“It’s like Grindr for straight people.” It was a balmy Brooklyn night and my friend Will was telling me about the new hook-up app on his iPhone, the Beta version he proudly informed me. “I wonder how many angel investors suffered through that pitch,” I replied, grabbing his phone. Little did I know that as I scrolled through the catalog of blondes, redheads, and brunettes, more was at risk for Will than just a bad date.
In fact, a report released on Wednesday reveals that anyone using Tinder had access to our exact whereabouts.
Tinder is alluringly superficial — a catalog of tiny faces of the opposite sex that Tinderers ajudge with a “heart” or an “x” (aka a yes or a nope). Lazy users can also just send the nopes into oblivion with a swipe of the finger. When two Tinderers heart one another, a connection is made enabling them to chat and decide whether to meet nearby for a tete-a-tete. That’s the other thing about the app – the geographic desirability of all the tiny faces. It uses location input so that users in the nearest vicinity are the ones that appear on the screen.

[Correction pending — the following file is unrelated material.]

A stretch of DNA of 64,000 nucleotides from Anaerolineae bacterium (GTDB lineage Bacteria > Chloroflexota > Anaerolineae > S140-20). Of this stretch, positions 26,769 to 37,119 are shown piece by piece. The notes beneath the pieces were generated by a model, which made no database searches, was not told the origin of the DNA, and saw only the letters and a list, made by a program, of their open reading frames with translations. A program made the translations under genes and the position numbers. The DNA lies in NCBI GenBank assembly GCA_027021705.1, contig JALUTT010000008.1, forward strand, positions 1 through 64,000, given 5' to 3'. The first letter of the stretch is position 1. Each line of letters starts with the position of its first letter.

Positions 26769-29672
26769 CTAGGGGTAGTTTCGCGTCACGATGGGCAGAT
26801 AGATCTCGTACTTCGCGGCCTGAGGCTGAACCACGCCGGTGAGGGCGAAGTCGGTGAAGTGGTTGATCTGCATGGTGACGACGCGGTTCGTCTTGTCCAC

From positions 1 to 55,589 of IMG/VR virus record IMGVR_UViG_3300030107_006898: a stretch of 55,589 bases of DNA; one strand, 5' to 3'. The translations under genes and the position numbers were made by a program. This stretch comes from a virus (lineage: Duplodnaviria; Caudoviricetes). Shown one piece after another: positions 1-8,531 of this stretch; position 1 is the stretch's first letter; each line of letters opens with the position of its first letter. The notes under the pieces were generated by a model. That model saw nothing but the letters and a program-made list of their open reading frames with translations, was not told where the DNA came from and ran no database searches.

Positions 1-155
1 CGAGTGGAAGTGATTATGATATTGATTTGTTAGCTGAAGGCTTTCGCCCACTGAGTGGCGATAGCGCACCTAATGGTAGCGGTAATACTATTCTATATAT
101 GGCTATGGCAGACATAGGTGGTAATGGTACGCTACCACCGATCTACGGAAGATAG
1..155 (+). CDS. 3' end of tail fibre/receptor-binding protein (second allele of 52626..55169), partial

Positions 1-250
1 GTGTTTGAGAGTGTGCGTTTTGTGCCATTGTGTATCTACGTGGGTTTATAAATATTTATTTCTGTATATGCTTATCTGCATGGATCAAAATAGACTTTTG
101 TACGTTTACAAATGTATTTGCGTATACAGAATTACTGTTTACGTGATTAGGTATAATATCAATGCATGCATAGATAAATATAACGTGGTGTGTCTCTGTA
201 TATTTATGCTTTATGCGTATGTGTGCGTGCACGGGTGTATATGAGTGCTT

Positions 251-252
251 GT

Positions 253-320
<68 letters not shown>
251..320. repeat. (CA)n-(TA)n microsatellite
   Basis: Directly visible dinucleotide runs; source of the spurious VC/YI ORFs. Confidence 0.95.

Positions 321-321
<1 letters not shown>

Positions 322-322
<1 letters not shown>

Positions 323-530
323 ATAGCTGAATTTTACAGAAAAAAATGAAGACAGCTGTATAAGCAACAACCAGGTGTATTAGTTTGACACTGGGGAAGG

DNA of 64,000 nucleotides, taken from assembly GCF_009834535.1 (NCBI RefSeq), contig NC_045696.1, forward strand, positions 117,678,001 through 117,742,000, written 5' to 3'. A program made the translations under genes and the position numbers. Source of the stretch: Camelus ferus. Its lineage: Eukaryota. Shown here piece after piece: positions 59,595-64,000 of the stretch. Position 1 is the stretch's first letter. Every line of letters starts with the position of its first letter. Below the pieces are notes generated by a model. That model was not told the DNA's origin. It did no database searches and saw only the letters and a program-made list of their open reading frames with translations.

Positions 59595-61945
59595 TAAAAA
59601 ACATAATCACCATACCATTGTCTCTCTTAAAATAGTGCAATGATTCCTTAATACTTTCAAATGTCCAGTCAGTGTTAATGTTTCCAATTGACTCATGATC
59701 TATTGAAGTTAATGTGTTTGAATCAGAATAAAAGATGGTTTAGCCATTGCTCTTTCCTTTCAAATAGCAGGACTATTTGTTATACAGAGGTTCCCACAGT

Include Security, a private company that conducts unsolicited security assessments of popular software applications, reported this week that from as early as July 2013, Tinder was releasing telemetry data that could approximate the location of its users within 100 feet via triangulation. So basically if somebody had wanted to know exactly where Will was that night, they’d just need three Tinder profiles at different locations to pinpoint us right there at the Goldenrod on Smith Street.
So far we’ve heard no reports of users actually being located or stalked as a result of the error, which reportedly was resolved even before the report was released. However, it is without a doubt that Tinder took far too much latitude when it came to protecting user’s location data.